Thursday, May 30, 2013

Just keep breathing...

OY! The good news is that my asthma is back in the normal range - I can breathe deeply - Ahhhhh! Turns out this is exceptionally important because I had to see my bone/joint doc today.... and I got another freakin' shot. ERMERGERD!!! Human pincushion here!

My shoulder is still meh - but the elbow is crazy bad. The layman's term is Tennis Elbow. The Doctor's term is Lateral Epicondylitis. My term is F#$% This Sh#$!  Lol.  Here's a peek at what's goin' on in there...
Looks fun, yeah?
So they poked a needle in there, dug it around (and around, and around) while I did my childbirth breathing (lol), stuck a bandaid on it and away I went. I hit up my pharmacy to fill the Voltaren prescription (topical NSAID), and realized I was still wearing the bandaid. Oops. I forgot to pull it off right away - I'm allergic to the adhesive in bandaids. Drat. Now I have a white band where it was, surrounded by a red inflamed outline. Awesome.

I dashed off to pick up my daughter from college (wow that's so weird to say), then stopped to fill the tank for my other daughter who's driving up to Sacramento in my car, and when I reached for the gas my elbow screamed, "NOOOOOOOOOOOOOOOOOOO!!!!!!!!!!!!!!!!!!!!!!"  It was not a good moment. OMG, my elbow is absolutely, ridiculously, horribly in pain. There are no words. It's just pounding. Erg. And of course - this is my right arm. I'm right-handed. Joy.

The first 48 hours after a cortisone shot are brutal. Particularly in small joints like the elbow. The pain grows and grows as the fluid spreads. After that, barring any complications, the pain will subside, and the cortisone will reduce the inflammation allowing the tendon tears to heal. I go back in 4 weeks. If this shot doesn't do the trick, then next step is physical therapy, then surgery where they remove the torn tissue and scar tissue (plus any bone spurs and whatnot), then basically poke holes in the bone to force the body to release anti-inflammatory magic and jumpstart the natural healing process which is currently stalled.

Hopefully that can all be avoided. As of today, I am upping my antioxidant and vitamin D intake in the hopes that I can reduce the inflammation and promote healing on my own.

Oh, and FYI - feeding oneself with the non-dominant hand is dangerous. Hot tomato soup, spoon, left hand =  a load of laundry and an ice pack. Just sayin'.

Oh - and another FYI - don't google tennis elbow surgery while in the images tab. There are things you can never un-see.

So... I'm breathing deep (and grateful that I can) and just movin' on forward. I cannot work the arm for 7 days, so now that my asthma has died down, I'll focus on core and legs in the gym. Once I've got the green light to use my arm again, we'll see what we see.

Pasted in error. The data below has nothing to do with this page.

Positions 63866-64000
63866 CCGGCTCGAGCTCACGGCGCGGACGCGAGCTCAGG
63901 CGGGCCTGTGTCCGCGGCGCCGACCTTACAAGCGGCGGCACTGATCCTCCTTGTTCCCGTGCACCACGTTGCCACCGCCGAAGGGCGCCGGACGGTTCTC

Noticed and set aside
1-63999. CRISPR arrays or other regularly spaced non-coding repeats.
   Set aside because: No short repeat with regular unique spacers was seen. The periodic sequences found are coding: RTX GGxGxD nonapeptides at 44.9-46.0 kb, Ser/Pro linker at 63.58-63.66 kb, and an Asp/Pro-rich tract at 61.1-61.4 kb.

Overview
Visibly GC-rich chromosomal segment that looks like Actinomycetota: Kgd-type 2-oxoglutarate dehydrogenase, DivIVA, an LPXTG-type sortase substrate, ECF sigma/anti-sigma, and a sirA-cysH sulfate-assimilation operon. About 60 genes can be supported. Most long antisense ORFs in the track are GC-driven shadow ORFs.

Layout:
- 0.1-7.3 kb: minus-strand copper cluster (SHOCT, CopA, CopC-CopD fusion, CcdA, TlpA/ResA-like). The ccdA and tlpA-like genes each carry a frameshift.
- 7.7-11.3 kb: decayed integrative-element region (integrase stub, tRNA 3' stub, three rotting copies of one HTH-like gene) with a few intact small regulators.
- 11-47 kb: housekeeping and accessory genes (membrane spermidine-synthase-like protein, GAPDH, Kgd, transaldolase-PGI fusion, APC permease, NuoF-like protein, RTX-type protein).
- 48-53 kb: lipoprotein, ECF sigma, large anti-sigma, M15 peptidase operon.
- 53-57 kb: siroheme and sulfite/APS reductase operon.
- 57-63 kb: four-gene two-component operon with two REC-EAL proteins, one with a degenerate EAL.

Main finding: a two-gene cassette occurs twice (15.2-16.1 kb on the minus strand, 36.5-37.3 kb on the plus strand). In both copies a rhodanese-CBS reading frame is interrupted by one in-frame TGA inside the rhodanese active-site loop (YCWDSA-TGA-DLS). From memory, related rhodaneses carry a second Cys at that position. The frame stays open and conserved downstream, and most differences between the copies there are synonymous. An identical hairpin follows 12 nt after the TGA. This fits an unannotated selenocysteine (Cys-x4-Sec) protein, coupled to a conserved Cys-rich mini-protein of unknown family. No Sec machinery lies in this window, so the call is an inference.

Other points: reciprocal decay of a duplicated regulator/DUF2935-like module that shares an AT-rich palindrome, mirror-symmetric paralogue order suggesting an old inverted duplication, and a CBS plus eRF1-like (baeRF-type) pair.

I guess I'll just keep swimmin'  :-D


And in a completely random event, but so typical of my life, I was typing this post, when I saw something out of the corner of my eye... I looked up to see a BABY BUNNY dash into my closet and behind my daughter's wedding dress. WTF???? I am not kidding! Bethany helped me catch the lil' guy in a shoe box, and I ran for the camera... I took a pic and the bugger leapt out of the box and back behind the clothes and shoes! We jumped and screamed like crazy! Hahahahaha!!!!  We finally recaptured him, then released him out front where he scampered away.

Never a dull moment, folks!!



4 comments:

  1. I can relate. I've had lateral epicondylitis on both sides. The left was injected three times over the course of a year....that was his limit. The symptoms always returned about 3-4 months later. Then I had the surgery and have not had any trouble since then. The right was injected twice and the second time was the charm. No problems for the past couple years. Good luck with the injections.....I know how uncomfortable they are!

    ReplyDelete
  2. Active Release Therapy cured my tennis elbow. (Trigger point therapy on steroids) I couldn't turn a doorknob and it was like a magic bullet. Well, a magic bullet that took 6-8 weeks of treatment to work, but I consider it money and time well spent. Anytime it starts to rear its ugly little head I go back in for a tweak and it's gone.

    ReplyDelete
  3. Oh.... will this therapy work exactly as yours?... Because m looking to get Tennis Elbow Treatment In Phoenix next month and I am little afraid too....

    ReplyDelete
    Replies
    1. I ended up having to have surgery on my elbow, but it's been fine ever since. :-)

      Delete